I never heard of Dona Davos before, but when my ears fall accidentally in her release I was luckily surprised and impressed. It started with her track ‘say goodbye to the nineteens’ which brings a whole collection of sweetness to the mix, like pretty fax machine sounds, a lovely happy flute and enough lo-fi retro things that keeps you happy and guessing. But above this all its Dona Davos warm fuzzy way of singing that made me instantly smile. Her voice really suits the happy atmosphere and the ‘goodbye anthem for the fond nineties’ seems a sincere and kind one.
You remind me of my childhood’ knits on this concept; armed with a delicate sounding Lo-fi keyboard playing a subtle swinging melody Dona Davos sings on top like the realest thing out there. It only gets better when there is an electric howling guitar slipping itself in to underline the potent epic ness.
Then there is ‘Tonight’ which starts quite different. Main difference is that the instrument sounds of choice are a bit grander leaving the intimacy of the lo-fi goodness a little bit out if the picture, but another remarkable thing is Michael Wookey on the vocals. He delivers like a delicate singer in balance with a piano a ballad that Dona Davos seems to answer with great efficiency. I don’t know what I’m talking about, I’m just searching for words to make you know that this is very good stuff & I personally enjoyed it all very much.
‘I Remember’ brings a slowed paced beat and a sentimental sounding piano together with a rough guitar at the edges. This perfect mix of drowsy melodic music fits the voice of Dona Davos who sings in a style that reminds a bit of the good old ‘moldy peaches time’. I don’t know if you are familiar with this time or phase; but in my surroundings it’s a certain time in youth in which people go through accompanied by music that fits the specific feelings and moods… If that doesn’t make sense, than you have obvious not been there (yet) in any case this melancholic song and music by Dona Davos reminds me if that time..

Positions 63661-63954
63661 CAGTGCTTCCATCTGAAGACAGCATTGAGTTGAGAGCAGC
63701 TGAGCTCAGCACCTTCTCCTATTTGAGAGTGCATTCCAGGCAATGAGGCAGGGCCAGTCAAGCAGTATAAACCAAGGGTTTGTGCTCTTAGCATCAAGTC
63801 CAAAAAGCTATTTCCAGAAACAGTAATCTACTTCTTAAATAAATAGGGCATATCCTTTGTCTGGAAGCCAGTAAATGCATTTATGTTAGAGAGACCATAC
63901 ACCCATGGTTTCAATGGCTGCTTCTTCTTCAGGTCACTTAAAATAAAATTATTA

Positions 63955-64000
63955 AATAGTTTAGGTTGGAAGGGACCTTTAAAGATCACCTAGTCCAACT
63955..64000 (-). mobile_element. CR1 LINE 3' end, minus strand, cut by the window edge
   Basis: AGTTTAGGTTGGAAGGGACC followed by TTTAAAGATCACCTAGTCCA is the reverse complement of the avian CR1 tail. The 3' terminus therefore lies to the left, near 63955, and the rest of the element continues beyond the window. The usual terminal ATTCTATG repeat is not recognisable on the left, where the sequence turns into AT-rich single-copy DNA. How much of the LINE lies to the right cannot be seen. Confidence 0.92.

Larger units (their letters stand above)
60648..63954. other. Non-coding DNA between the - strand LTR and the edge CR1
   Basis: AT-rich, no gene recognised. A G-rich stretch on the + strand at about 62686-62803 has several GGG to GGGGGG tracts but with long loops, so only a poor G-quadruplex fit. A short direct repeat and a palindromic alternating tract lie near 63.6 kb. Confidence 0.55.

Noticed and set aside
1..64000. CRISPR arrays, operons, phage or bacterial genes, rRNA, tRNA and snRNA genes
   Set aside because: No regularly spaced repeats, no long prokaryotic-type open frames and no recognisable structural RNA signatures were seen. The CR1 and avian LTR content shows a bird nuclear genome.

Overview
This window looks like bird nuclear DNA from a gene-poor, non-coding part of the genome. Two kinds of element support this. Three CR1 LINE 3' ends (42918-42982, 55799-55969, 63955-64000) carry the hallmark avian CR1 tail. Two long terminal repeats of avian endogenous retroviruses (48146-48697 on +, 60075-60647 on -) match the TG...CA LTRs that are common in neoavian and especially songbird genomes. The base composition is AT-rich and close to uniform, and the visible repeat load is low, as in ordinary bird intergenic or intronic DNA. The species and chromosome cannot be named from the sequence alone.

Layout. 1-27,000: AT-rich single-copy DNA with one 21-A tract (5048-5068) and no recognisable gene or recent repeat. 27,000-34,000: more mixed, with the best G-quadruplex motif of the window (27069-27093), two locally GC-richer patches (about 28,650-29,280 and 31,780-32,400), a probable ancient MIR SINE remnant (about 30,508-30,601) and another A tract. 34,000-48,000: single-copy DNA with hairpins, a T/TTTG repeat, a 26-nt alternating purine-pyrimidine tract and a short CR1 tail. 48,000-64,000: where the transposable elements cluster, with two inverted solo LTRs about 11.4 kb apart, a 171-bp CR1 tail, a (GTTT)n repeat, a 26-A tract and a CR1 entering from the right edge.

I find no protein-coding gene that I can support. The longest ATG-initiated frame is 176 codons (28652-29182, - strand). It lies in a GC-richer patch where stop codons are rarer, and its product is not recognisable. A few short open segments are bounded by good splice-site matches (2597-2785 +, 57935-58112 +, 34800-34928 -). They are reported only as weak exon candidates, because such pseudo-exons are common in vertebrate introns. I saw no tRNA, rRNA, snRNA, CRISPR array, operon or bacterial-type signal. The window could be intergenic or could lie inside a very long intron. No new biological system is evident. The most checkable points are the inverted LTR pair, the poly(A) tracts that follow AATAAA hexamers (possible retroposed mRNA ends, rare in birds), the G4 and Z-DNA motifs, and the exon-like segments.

Dona than comes with ‘I remember going out for ice cream’ which comes along with grand sounding piano work and a pretty song of remember able proportions. Its story comes across of a very personal kind, but it feels very relatable.
More prettiness is ‘silver springs’ in which the piano keys produce the sound of a happy falling water fall that is exciting and refreshing while Dona Davos gives it a symphonic intimacy by adding her warm voice to it like moonlight sparkles upon the water drops.
Then there is a playful ‘we don’t talk anymore’ which strangely sounds as if it’s a positive happening to my ears. Perhaps it is a relief to not talk anymore in some cases; in this case it certainly feels as if it is.
‘Ode to Simon’ is sounding like a track about a childhood friendship, a summit of soul-mates that remembers the happy time and wishing ‘Simon’ well in the continuation of the adult journey. It’s really wonderful really, very intimate and I guess a wonderful gift to Say thanks for the lovely time.
Last track is ‘untrustworthy’ and it made me think of the style of ‘personal Jesus’, it’s very fun while probably at the same being the darkest tune on the release. It cast a bit of doubt before the music leaves our ears and that gives a nice ‘open ending’ to the release. Hope to hear more of Dona Davos as this is quite lovely…